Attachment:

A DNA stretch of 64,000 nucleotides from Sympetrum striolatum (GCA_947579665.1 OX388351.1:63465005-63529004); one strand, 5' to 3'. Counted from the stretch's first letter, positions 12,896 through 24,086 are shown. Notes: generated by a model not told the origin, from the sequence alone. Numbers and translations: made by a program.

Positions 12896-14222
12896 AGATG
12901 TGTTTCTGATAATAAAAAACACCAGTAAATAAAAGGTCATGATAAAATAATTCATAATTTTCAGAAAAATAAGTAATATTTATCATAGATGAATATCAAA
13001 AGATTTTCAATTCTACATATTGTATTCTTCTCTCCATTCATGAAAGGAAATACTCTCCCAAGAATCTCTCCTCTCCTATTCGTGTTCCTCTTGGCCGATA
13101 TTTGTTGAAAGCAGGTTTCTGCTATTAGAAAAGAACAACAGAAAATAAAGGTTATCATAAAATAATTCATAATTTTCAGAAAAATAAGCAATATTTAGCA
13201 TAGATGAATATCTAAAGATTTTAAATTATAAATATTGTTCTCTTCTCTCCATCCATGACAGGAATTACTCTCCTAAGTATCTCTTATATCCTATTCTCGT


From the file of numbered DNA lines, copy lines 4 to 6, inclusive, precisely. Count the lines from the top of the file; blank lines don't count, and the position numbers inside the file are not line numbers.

12901 TGTTTCTGATAATAAAAAACACCAGTAAATAAAAGGTCATGATAAAATAATTCATAATTTTCAGAAAAATAAGTAATATTTATCATAGATGAATATCAAA
13001 AGATTTTCAATTCTACATATTGTATTCTTCTCTCCATTCATGAAAGGAAATACTCTCCCAAGAATCTCTCCTCTCCTATTCGTGTTCCTCTTGGCCGATA
13101 TTTGTTGAAAGCAGGTTTCTGCTATTAGAAAAGAACAACAGAAAATAAAGGTTATCATAAAATAATTCATAATTTTCAGAAAAATAAGCAATATTTAGCA